Here are some comments from our previous parents:
“I found it reassuring that I could phone to ask if my child is getting on okay throughout the morning.” (July 2020)
“Preschool is very inviting and had a joyful welcome every day.” (July 2020)
“My child’s keyworker keeps us up to date on her progress, but I like the way other members of staff contribute randomly and can inform on her too.” (July 2020)
“The safety of all children is always what the staff put first” (July 2020)
“Thank you so much for your support through lockdown and being such an amazing and trusting pre school!!” (July 2020)
Here are some comments from our previous children: (due to Lockdown – these are comments asked via parents)
“My son loves everything, he enjoys outdoors the most and being with his friends, also loves all the teachers at nursery. Thank you for looking after him.” (July 2020)
“Enjoyed playing outside, listening to stories, playing at the back of Pre-School and cars” (July 2020)
“My daughter has just reeled a big list, here’s a few dressing up, kitchens, painting, the sand.” (July 2020)
“My child likes to play with cars and he said he really enjoy to play with paw patrol toys there. He said he like all the staff members there.” (July 2020)
Helping you child to learn at home:
Personal, Social, Emotional Development
- Encourage your child to say please and thank you.
- Encourage your child to take his/her own coat on and off.
- When playing with your child, support them in sharing toys.
- Allow them to choose some toys themselves and reflect on opinions about these toys; e.g. this is my favourite doll/car.
- Ensure that your child is able to go to the toilet unaided.
- Try to support your child in taking turns with others.
- Encourage your child to talk about their feelings.
Knowledge and Understanding of the World
- Talk to your child about special times; birthdays, holidays and other key events in their lives and the lives of others they know.
- Talk about their surroundings; particularly in the outdoor area, what they see, hear, feel and smell.
- Allow your child to observe animals and describe them.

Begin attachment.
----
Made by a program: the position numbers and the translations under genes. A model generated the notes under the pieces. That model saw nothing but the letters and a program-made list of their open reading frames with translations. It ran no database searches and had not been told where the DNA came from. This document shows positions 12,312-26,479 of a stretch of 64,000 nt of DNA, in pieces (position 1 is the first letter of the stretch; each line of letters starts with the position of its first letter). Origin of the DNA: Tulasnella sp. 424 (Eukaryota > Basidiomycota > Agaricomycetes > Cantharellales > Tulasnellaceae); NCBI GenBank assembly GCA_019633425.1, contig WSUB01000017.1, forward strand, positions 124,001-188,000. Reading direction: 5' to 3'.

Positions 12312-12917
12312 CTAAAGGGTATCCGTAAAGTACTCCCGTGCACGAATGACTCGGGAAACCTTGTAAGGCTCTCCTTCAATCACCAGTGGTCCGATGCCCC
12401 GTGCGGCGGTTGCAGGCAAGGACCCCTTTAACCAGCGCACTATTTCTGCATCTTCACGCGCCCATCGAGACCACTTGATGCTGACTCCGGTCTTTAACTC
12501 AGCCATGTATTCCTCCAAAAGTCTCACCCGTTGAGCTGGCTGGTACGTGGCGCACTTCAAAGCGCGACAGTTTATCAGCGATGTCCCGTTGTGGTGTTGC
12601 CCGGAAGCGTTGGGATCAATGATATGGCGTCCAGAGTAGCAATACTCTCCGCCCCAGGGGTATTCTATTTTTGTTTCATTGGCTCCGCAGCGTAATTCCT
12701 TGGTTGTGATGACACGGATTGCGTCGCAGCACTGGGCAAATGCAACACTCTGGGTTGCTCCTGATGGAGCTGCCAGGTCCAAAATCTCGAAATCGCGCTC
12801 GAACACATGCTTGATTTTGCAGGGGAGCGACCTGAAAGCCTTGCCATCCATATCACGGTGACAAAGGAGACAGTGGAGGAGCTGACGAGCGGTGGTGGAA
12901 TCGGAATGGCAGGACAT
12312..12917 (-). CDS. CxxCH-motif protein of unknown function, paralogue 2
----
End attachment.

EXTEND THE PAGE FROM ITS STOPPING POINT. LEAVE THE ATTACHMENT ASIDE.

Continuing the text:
- Allow them to use simple tools; such as a small hand trowel.
- Encourage them to feel different textured objects and describe; rough, smooth, soft etc.
Reading and Writing
- Allow your child to select books for themselves; ones that interest him/her. Picture books with repetitive and basic language such as those by Julia Donaldson.
- Encourage your child to ‘read’ what is happening in the pictures. Prompt them to tell you a sentence about what is happening.
- To increase vocabulary and identify sounds: play word games such as I spy.
- Sing alphabet songs and talk about the names of the letter and the sounds that they make.
- Make shapes of letters out of play dough; write them in sand, write their own name in the air etc.
- Encourage your child to sing/say songs and rhymes and tell you their own stories.
- Ask your child about words that rhyme, e.g. house and mouse, fox, socks and box.
- Practice counting groups of objects in pictures and stories; ask questions such as how many altogether? Which number is one more?
- Count out loud with your child saying the names of numbers clearly.
- Show numbers to your child, e.g. birthday cards, house numbers, till receipts.
- Sing songs or rhymes with numbers in them; 10 In the Bed, 5 Little Ducks, 10 Fat Sausages etc.
- Read stories with numbers in them, e.g. The Very Hungry Caterpillar.
- Use mathematical language; add, take away, number names.
- Count using fingers.
- Point to and say numbers around the house.
- Encourage children to identify shapes around them; do a circle spotting hunt, cut sandwiches (rectangle – triangle), find 3D shapes etc.
- Apply mathematics to real life; shape, money, amounts of objects, cup full / empty, heavy, etc.
- Encourage your child to handle small and large equipment.
- Allow your child to use scissors and develop their skills.
- Allow your child to run, hop, skip, jump and find different ways of travelling.
- Play games such as follow the leader and change actions to develop motor skills and coordination.
- Discuss changes to their bodies after exercise; heart beating faster, feeling hot etc.
- Allow your child to listen to and sing songs and rhymes and make up their own.
- Join in role play with your child.
- Explore different crafts, messy play, paint, pencils, crayons, dough, cooking.
Using scissors and glue; encourage cutting and sticking activities.
- Dance to songs and do actions, e.g. Wheels on the Bus, wind bobbin up, Miss Polly had a dolly.